Introduction 7Differential success/failure In addition to general failure, L2 ultimate attainment features differen-tial success and failure (Bley-Vroman, 1989). In writing on the longitudinal studies of the European Science Foundation(ESF) project, Perdue (1993: 8) particularly mentions the following as a salientfeature of the untutored L2 learners: They achieve very different degrees of language mastery. Few, it seems, achieve native-like proficiency. Some stop (or, to use Selinker’s  term, ‘fossilize’) at a very elementary level. Others come between the two extremes.Similarly, Hyltenstam and Abrahamsson (2001: 164) note: The ultimate attainment of individual L2 learners varies enormously in its approximation to nativelike proficiency, although some individuals may reach very high levels of proficiency and in some cases even pass as native speakers.All these researchers, adopting a cross-learner view, stress qualitative indi-vidual variations in attaining competence in an L2, and that learners, insteadof arriving at an identical terminal state of interlanguage competence that isshort of the target, may end up with differential terminal interlanguagestates in which they have successfully covered varying distances towardsthat target.8 The issue of differential success is not limited to a cross-learner view,however. If we look at the interlanguage of a particular learner, we can alsosee differential success. Bialystok (1978: 69) notes, for instance, that ‘for a par-ticular individual, some aspects of language learning are mastered moreeasily than are others’. In fossilization terms, Selinker and Lamendella (1978)claim that for a given learner, part of his interlanguage system fossilizes,and part of it does not. The existence of such kind of intra-learner variationis suggestive of differential ultimate attainments within an individuallearner’s system (cf. Sorace, 1993), with some subsystems successfullyreaching the target and others falling short of it (Lardiere, 1998a). Thus viewed, the L2 ultimate attainment has at least three facets: (1)cross-learner general failure; (2) inter-learner differential success/failure;and (3) intra-learner differential success/failure. Moreover, the three facetsare interrelated such that the general failure is a conglomeration of inter-learner and, further, of intra-learner failure. To return to the question weposed at the beginning of this section, namely whether or not L2 ultimateattainment is isomorphic with fossilization, the answer is definitely no, forclearly, within the ultimate attainment, success and failure co-exist. Never-theless, the three facets of ultimate attainment do exhibit fossilization in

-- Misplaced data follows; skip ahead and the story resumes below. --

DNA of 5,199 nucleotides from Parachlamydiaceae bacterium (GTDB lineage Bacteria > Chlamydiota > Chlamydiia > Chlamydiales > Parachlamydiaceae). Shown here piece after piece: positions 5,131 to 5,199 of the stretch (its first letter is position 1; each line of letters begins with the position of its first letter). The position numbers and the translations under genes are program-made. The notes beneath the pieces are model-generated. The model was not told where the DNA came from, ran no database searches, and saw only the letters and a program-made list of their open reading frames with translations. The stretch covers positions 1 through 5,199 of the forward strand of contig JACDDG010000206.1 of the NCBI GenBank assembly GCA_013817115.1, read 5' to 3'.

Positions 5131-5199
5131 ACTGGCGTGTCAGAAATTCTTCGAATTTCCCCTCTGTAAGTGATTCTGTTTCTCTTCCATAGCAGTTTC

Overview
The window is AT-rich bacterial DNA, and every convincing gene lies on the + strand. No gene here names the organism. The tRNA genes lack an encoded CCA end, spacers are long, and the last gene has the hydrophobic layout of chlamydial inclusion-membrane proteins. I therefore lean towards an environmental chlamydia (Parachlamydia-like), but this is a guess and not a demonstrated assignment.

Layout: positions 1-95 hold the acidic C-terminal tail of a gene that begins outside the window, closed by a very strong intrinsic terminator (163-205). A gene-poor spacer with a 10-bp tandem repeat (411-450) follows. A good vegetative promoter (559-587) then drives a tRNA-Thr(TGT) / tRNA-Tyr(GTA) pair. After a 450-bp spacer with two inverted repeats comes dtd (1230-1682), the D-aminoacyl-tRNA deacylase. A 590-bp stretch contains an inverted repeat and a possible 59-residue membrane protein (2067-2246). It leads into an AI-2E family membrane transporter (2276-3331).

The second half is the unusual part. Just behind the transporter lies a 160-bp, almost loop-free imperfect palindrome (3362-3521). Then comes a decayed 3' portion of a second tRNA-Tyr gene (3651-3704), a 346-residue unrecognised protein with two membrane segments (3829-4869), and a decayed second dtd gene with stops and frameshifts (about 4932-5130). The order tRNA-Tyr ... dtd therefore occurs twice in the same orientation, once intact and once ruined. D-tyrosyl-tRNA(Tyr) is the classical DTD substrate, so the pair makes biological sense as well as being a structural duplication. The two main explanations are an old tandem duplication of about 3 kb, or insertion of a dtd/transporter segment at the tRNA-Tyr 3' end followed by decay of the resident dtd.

8 Fossilization in Adult Second Language Acquisitionthat they all involve permanently arrested development of some sort (cf.Selinker & Lamendella, 1978; Towell & Hawkins, 1994).A Conceptual Framework Guided by the above-elaborated conception of L2 ultimate attainmentand of fossilization, in this book I attempt to offer a systematic analysis offossilization that incorporates a macroscopic and a microscopic perspec-tive, as schematized in Figure 1.1. As illustrated, the macroscopic analysis involves examining generalfailure, while the microscopic analysis investigates inter- and intra-learnerfailure. The two-way arrow between general failure and inter-/intra-learner differential failure, on the other hand, signifies the interdepen-dence between the two. A brief foreshadowing of each of the two levels ofanalysis follows. On the macroscopic level, SLA research to date has advanced a numberof explanations for the overall lack of success in L2 learning, two of whichappear to be the most convincing: L1 transfer and the Critical PeriodHypothesis (CPH). Language transfer, herein defined as a unidirectionalinfluence of the native language (NL) on L2 learning, has been a perennialissue of SLA. Research over the past 30 years has taken us afar from an all-or-none view, which prevailed in the early days of SLA research, to amuch more qualitative understanding of how native language mayinfluence L2 learning. For example, transfer is now generally recognizedto be a cognitive, an idiosyncratic, and a selective process that to a signifi-cant extent determines the quantity and quality of success in an L2. EvenFigure 1.1 A two-level analysis of fossilization